What is a Financial Nomad?

financial nomads

Source: jannoon028 via FreeDigitalPhotos.net

Life is a journey whose destination varies for us all. Where we end up in life is often the product of our decisions, choices and chance. There’s not a single path to follow and many people find themselves becoming financial nomads along the way.

A financial nomad works and earns wages to support their families, but forgoes the assistance of a financial services provider to help guide their journey. They choose to do this either because they don’t have access, or they don’t fully understand how important a financial service provider is to their overall financial health.

For financial nomads, the world of finance and investing can seem like a towering Aztec temple whose sides are steep, with a sacred yet intimidating appearance. Often, they don’t feel they can access the opportunities contained within because they fear the costs and learning curve it takes to enter. This is a belief that billions of people around the world share, and they’re robbing themselves of the reliability and stability that institutional financial services can provide.

Oftentimes, financial nomads use institutional financial services only when it’s the only option they have remaining. Negative experiences, the perception that they won’t have enough assets to receive service and the costs of financial services keep them from looking towards the future and putting money into savings accounts and retirement funds. This is to their detriment and keeps them reliant on even more expensive services, such as payday loans, which can cause considerable damage to their financial health.

The distribution of financial nomads isn’t even around the world. Industrialized nations with higher incomes tend to have fewer financial nomads than within developing countries. Clearly, income, age and education level plays a big factor in this, but it is also important to note that there are wide variations between urban, suburban and rural areas where access to financial services vary.

As studies show, those under age 25 and above 65 are the least likely to have financial services accounts. Further, those living in cities are more likely to have accounts than those living in rural communities. Then, of course there’s the gender difference, which shows that fewer than 40 percent of women have their own financial services accounts.

The world is full of financial nomads, but there are ways you and I can help make financial services more inclusive and accessible for these individuals, which I’ve discussed in depth in my upcoming book “Financial Inclusion at the Bottom of the Pyramid.” I invite you to ‘like’ my book on Facebook, to join the conversation on financial inclusion, as well as to be the first to know the release date of my book.


About Carol Realini

Serial Entrepreneur, Mobile Payments and Banking Pioneer, Author, Board Member Carol Realini is a successful Silicon Valley executive and expert in financial service innovation. She has worked with leading financial institutions including MasterCard and Citi, as well as numerous multinational and regional banks, to change the way banking is conducted. In 2011, as a Technology Pioneer attending the World Economic Forum, she led discussions on alternative banking at their meeting in Davos. A serial entrepreneur, she has been recognized as one of the 50 Top Women in Technology by Corporate Board Member magazine. Carol is a huge believer in the potential of mobile banking and payments to create financial inclusion - where everyone with a mobile phone has access to affordable financial services that empower their life and work. To understand Carol's vision please watch the WEF video (click on the weforum.org link below). Carol also mentors entrepreneurs providing wisdom and lessons learned from her four successful startup experiences.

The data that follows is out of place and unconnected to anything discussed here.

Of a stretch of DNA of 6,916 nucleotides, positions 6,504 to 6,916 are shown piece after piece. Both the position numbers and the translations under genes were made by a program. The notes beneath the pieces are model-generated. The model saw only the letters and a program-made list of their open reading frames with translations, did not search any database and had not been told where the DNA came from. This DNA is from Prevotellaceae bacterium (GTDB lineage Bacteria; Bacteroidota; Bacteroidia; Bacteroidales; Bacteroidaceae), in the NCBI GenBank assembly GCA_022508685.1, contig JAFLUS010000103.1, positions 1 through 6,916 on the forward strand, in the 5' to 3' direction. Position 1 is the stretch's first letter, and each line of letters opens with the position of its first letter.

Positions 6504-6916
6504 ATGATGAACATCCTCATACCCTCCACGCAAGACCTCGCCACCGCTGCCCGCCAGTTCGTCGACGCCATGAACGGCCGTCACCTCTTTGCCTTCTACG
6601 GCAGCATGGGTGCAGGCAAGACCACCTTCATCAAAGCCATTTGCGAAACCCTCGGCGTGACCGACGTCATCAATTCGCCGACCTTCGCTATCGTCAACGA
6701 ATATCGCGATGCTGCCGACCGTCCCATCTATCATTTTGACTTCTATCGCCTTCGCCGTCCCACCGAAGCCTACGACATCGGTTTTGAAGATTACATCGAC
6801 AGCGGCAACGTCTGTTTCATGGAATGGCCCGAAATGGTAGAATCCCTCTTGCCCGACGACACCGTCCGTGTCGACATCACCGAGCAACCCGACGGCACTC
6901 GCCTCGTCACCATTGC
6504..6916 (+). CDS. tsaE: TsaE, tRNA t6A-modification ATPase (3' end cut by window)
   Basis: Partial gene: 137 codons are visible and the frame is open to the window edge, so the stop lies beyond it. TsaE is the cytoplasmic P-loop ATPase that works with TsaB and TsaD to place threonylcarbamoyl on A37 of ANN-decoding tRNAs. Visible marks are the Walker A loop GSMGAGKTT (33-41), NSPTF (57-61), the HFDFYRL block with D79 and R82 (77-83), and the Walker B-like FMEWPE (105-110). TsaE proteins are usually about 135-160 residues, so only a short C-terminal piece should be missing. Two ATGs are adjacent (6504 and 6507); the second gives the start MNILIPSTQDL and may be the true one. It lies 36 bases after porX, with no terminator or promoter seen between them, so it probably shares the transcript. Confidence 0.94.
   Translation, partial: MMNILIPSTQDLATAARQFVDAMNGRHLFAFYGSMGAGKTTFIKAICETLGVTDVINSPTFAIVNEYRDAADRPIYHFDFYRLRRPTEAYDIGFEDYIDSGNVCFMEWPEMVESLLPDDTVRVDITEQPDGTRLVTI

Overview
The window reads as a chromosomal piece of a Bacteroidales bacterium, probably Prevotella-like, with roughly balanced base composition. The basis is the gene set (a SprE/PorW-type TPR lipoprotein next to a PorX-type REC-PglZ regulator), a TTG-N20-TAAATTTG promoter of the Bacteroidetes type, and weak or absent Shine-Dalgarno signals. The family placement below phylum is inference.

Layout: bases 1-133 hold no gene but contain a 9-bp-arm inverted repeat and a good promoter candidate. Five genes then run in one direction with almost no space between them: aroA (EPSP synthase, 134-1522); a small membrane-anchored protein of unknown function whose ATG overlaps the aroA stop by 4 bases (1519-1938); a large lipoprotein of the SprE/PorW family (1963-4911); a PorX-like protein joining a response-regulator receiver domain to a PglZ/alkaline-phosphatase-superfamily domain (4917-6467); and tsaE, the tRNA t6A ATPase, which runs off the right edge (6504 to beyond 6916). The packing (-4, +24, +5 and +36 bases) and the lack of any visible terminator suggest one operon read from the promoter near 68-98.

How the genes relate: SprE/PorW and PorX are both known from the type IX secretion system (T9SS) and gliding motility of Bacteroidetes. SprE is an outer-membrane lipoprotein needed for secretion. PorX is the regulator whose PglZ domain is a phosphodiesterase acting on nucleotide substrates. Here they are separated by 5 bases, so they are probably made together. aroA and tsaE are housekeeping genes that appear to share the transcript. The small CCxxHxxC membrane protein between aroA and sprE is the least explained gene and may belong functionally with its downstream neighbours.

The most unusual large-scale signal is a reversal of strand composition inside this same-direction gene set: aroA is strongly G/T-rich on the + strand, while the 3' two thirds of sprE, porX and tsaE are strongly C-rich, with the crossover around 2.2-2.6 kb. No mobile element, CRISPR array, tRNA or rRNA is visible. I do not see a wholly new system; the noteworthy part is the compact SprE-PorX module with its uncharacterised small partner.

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3 Responses to What is a Financial Nomad?

  1. Jim Wells says:

    Trying to understand why anyone would be surprised that a financial nomad (non-traditional from the git-go) “forgoes the assistance of a financial services provider to help guide their journey” and chooses instead to rely on the assistance of non-traditional financial service providers where each transaction is discrete and exerts no influence on either the nomad or the provider when the transaction is completed?

    • I am surprised how few people understand the needs and choices of the underbanked

      • Jim Wells says:

        Agree 100%. Problem is that the continuing wrongheadedness of too many so-called thought leaders who believe that financial inclusion requires everyone to have a bank account diverts precious resources into efforts doomed from the start and away from initiatives that would expand access to safe, convenient and effective financial inclusion solutions. In the US, there are thousands of non-bank financial service providers, licensed and supervised by the same state agencies that license and supervise banks & credit unions, that could be incorporated into comprehensive networks to serve the financial needs of ALL citizens.

        The continuing references to “unbanked & under-banked” conveniently infer that the problem lies with these consumers, when, in reality, the problem rests with government-insured financial institutions that refuse to serve ALL citizens. The pretense allows banks to escape responsibility for their short-comings by throwing some money at so-called “Financial Literacy” programs, rather than building the products and programs required to serve the financial needs of non-traditional consumers.

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